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Recovering from the emotional trauma of my father’s death

16 Mar 2016

“So, what about your dad – what does he do for a living?”

I’ve never known how to address that question. On the one hand, I can quickly mutter that my father worked for South West Trains, and move onto the next topic. Alternatively, I can disrupt the flow of the conversation, and respond, “he passed away, five years ago”. But, the latter inevitably leads to invasive questions: “Oh I’m so sorry, Hareem. I had no idea. How did he pass? How did your family take it? Do you miss him?” 

The answer is quite simple. I have never fully recovered from the emotional trauma of my father’s death – I don’t see how anyone could. Five years on, and any mention of my father – be it from my sisters, my mother or my friends – still leaves me curling uncomfortably or shutting down the conversation entirely. 

To clarify, my dad was murdered on Tuesday 8th of March 2011. Like the majority of Pakistanis (or South Asian, for that matter), my father was an avid cricket enthusiast. He had thus hoped to travel to Barcelona for the duration of March to enjoy the ICC World Cup with his friends.

However, things took an unexpected turn, and he was later found dead – two days after his arrival. Allegedly, there had been a break-in. My dad was found tied to chair that had been overturned. Severe bruising marked the sockets of eyes (and other more intimate parts of his body). Cause of death: suffocation. 

For a long time, I neglected to consider the details of his death. Usually, when someone asked “how did he pass?”, I’d respond, “he was murdered”, and that was enough do the trick and end that conversation. However, as time went by, I came to realise I did not want to spare myself (or others), the graphic details of what happened to him. Ultimately, I’d have to accept what occurred – that was the only way I could start to heal. 

My religion, Islam, played a big part in helping me through the grief. While I am not a “practising Muslim”, in the months and years proceeding my father’s death, my religion was (and sometimes, still remains) my only source of comfort. The following verse of the Qur’an,  “We surely belong to Allah and to Him we shall return”, helped remind me of the inevitability of death and the temporal nature of worldly life and desires.

I understand, that those of you who do not follow a specific faith may interpret my willingness to believe in a higher power and a higher function as a “weakness”, and an unwillingness to accept the reality of my father’s death. But my religion finally helped me confront the reality that my father was never coming back, it helped me come to terms with loss, and on a spiritual plane it gave me hope to be reunited with him some day. 

Some may ask why my family did not seek justice for my father. But to do that, is to miss the point entirely. My father is dead. Nothing I do, nothing the criminal justice system does, and nothing anybody says or offers will bring him back. He is gone, and that is the reality of the situation. I do not want to see someone consigned to spend their days behind bars, because I fail to understand how that would avenge my father and repair the damage that has been done to my family. In the tumult of grief that followed my father’s death, I did not (and do not) want to become fixated on the perpetrator. Instead, I wanted to spend my days living and celebrating my father’s life.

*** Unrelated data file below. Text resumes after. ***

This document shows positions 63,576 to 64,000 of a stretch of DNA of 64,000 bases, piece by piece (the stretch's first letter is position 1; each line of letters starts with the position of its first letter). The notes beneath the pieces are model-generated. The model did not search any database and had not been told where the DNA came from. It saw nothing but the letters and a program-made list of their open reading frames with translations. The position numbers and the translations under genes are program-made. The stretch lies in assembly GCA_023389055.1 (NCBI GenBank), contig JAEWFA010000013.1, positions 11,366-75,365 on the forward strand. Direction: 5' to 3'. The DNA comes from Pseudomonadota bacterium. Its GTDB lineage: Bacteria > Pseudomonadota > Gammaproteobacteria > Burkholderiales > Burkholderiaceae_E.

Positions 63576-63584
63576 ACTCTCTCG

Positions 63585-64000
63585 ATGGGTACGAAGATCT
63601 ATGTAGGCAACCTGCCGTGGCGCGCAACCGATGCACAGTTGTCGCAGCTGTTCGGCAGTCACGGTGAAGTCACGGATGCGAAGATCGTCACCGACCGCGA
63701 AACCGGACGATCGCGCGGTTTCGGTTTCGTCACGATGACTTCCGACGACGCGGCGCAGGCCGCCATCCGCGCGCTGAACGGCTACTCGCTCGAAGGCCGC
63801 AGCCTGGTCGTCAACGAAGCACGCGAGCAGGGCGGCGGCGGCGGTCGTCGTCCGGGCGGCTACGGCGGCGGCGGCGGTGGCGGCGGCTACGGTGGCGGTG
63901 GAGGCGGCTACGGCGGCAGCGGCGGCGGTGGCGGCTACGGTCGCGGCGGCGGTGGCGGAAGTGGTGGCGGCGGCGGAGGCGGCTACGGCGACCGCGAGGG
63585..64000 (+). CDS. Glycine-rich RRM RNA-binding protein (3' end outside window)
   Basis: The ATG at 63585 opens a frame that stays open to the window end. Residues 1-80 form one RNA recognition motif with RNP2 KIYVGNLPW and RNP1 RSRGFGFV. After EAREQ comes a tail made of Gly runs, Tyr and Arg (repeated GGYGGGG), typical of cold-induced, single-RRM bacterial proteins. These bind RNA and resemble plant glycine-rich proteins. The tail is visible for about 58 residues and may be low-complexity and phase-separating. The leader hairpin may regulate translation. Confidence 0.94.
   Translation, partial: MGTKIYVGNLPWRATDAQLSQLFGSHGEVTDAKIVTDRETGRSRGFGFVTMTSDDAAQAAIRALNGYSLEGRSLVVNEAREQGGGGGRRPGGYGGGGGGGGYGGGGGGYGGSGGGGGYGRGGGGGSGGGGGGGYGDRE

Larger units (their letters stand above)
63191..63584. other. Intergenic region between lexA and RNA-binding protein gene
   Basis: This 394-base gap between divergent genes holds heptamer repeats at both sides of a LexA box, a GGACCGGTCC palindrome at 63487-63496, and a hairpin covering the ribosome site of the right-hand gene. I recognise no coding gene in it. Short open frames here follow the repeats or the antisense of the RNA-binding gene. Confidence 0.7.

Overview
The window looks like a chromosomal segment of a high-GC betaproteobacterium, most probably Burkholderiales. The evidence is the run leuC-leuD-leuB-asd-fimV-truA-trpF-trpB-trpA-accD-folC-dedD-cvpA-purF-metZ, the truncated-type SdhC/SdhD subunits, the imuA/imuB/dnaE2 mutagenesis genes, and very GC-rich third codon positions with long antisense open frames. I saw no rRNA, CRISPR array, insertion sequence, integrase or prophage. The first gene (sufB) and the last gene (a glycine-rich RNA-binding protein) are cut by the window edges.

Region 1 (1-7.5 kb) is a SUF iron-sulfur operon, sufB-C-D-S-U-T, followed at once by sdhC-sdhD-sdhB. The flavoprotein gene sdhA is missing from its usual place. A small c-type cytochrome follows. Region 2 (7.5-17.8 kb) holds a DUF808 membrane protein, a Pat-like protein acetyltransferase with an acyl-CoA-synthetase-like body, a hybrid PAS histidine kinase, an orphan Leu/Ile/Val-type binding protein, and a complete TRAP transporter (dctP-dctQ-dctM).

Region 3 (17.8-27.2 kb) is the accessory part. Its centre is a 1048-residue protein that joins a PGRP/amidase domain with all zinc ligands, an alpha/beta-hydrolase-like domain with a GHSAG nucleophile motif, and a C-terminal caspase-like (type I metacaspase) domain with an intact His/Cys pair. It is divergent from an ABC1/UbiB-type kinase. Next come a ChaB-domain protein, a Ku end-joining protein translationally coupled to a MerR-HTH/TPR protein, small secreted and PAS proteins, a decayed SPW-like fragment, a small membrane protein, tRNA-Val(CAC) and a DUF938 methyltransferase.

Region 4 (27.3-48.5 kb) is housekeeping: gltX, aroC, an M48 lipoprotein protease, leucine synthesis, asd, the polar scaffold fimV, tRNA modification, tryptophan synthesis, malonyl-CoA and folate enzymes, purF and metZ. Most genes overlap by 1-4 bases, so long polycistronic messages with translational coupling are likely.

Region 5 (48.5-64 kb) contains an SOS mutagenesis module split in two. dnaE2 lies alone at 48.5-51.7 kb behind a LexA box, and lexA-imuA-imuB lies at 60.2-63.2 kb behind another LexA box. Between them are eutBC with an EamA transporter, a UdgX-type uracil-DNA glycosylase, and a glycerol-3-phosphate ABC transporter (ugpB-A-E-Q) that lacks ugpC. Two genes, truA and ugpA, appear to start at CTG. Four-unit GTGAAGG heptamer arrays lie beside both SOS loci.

In time, I have learnt to accept that I am half of him. He may not be a tangible presence in my life or my mother’s life, but his memory and essence will live through me, and that of my future kids. Whenever someone remarks, “you have your father’s eyes” or my mother dismisses me as being “just as stubborn as your father”, I am reminded that he exists both spiritually and physically. Even this piece is a dedication to him: he lives and breathes through my writing and the words on this screen. Rupi Kaur put it best when she said, “like the sky/ my beloved is everywhere/ but next to me” (albeit, in a different context entirely). 

Essentially, the point that I am trying to make is that healing takes time. I do not want to assume that writing this will elevate me and rid me of all the grief and sadness that I have held within for the past five years. Rest assured, I am under no illusions. However, accepting what happened to my father, as well as coming to terms with the fact I could not have done anything to prevent the incident from occurring, is a step in the right direction.

It makes me sad that I buried my dad at the age of sixteen. It makes me sad that my father will miss my graduation. It makes me sad that I was afforded so little time with him. However, I have to trust that if he were here today, he would be proud.

The only thing I can take solace in, is knowing that my family honoured his wishes by burying him next to his father, my grandfather, in our ancestral village of Dhulial, Pakistan. The story goes, that every time he’d visit his parents’ grave he’d remark to his siblings, “I wonder which one of us will be lucky enough to lie next to him someday”. My father waited a long time to return to his homeland, to be reunited with his father, and I take comfort in knowing that today he rests in the very place (soil) where he spent the happiest and most carefree days of his youth.

I want to end on a quote from Nayyirah Waheed that summarises my experience of grief and trauma, and I can only hope that her words help and inspire you in a way that they have helped to inspire me. A reminder, that sadness, happiness, and shared memories are all part of the process of healing and recovery:

“be easy.

take your time.

you are coming 


to yourself.